RBI needs greater freedom to act when fraud is detected
Data on bank frauds for 2017-18, recently released by the Reserve Bank of India, show a sharp jump of 72 per cent from Rs 23,933 crore in 2016-17 to Rs 41,167.7 crore in 2017-18. The number of cases of fraud have also increased from 5,076 to 5,917. Since 2013-14, there has been a four-fold increase in the monetary value of frauds, from Rs 10,170 crore to Rs 41,167.7 crore. Large-value frauds of Rs 50 crore and above accounted for 80 per cent of all frauds. Over 90 per cent of fraud cases occurred in public sector banks against 6 per cent in private banks. The Punjab National Bank case alone, involving Nirav Modi, was of the order of Rs 14,000 crore. The RBI has admitted that frauds have become the most serious operational risk, with about 90 per cent of the irregularities located in the credit portfolios of banks.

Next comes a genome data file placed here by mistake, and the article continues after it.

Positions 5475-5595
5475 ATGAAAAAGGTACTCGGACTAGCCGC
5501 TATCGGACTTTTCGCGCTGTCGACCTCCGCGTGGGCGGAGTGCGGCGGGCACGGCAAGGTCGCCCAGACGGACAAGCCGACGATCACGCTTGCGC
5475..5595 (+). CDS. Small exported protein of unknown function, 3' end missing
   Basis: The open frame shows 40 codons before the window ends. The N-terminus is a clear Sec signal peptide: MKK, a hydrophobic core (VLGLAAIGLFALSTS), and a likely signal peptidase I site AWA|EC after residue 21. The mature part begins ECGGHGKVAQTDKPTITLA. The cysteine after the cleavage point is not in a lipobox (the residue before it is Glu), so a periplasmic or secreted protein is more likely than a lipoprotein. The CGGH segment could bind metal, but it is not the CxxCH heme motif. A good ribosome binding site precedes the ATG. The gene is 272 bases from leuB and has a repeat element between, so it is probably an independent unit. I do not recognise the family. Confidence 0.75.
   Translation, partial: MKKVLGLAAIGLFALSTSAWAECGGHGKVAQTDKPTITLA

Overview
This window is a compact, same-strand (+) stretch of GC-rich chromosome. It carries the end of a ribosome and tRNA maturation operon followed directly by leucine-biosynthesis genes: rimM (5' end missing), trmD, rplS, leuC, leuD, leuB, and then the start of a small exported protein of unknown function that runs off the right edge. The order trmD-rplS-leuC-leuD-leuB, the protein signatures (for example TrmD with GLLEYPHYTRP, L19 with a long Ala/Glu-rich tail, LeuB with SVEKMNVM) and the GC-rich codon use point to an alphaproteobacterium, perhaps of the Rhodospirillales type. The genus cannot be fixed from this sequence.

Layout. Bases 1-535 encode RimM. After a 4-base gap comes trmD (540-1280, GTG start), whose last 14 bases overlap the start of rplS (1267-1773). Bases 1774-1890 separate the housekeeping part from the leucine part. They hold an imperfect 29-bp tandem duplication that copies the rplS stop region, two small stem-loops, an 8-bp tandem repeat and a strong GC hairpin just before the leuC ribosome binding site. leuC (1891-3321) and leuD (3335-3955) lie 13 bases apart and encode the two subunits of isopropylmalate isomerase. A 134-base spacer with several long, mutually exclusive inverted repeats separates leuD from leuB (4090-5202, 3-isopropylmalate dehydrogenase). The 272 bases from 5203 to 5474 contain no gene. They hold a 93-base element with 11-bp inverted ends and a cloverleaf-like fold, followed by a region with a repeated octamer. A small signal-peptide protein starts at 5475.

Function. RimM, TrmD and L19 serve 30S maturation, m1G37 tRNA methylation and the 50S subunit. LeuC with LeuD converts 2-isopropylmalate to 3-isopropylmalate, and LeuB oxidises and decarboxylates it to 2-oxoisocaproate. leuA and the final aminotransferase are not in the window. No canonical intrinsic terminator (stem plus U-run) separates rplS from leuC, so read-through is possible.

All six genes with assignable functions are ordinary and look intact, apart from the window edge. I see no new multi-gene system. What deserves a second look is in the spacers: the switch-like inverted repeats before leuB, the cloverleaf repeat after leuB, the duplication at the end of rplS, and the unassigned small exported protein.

These figures do not augur well for the future of the banking system for a number of reasons. Information technology enabled processes used in the banking sector and the multiplicity of identifications used ought to make fraudulent behaviour more difficult or at least easier to track and prevent. Yet, cases of fraud have actually increased significantly. This means that either the technologies used are not fully secure, or there is compliance from within the banks to aid fraudsters. Hence, there is corruption involving many layers of bank officials, especially in public sector banks. The second reason for concern is that the operational monitoring has been inadequate or incomplete. This calls for a review of operations and processes. The next reason is that third parties have also been involved, such as the likes of advocates, accountants and auditors. In these cases, the penalties, if proven, ought to be quite severe. Finally, the sharp increase in frauds will erode the faith of ordinary customers in banks. This is the worst of the consequences. It could adversely affect the overall financial savings of the economy. The RBI has to be given more freedom to act when cases of fraud are detected. A bone of contention between the finance ministry and the central bank has been the inadequate control the RBI has over public sector banks that are owned by the government and controlled by the finance ministry. It is patently clear that the monitoring and vigilance of the RBI are not stringent enough for public sector banks.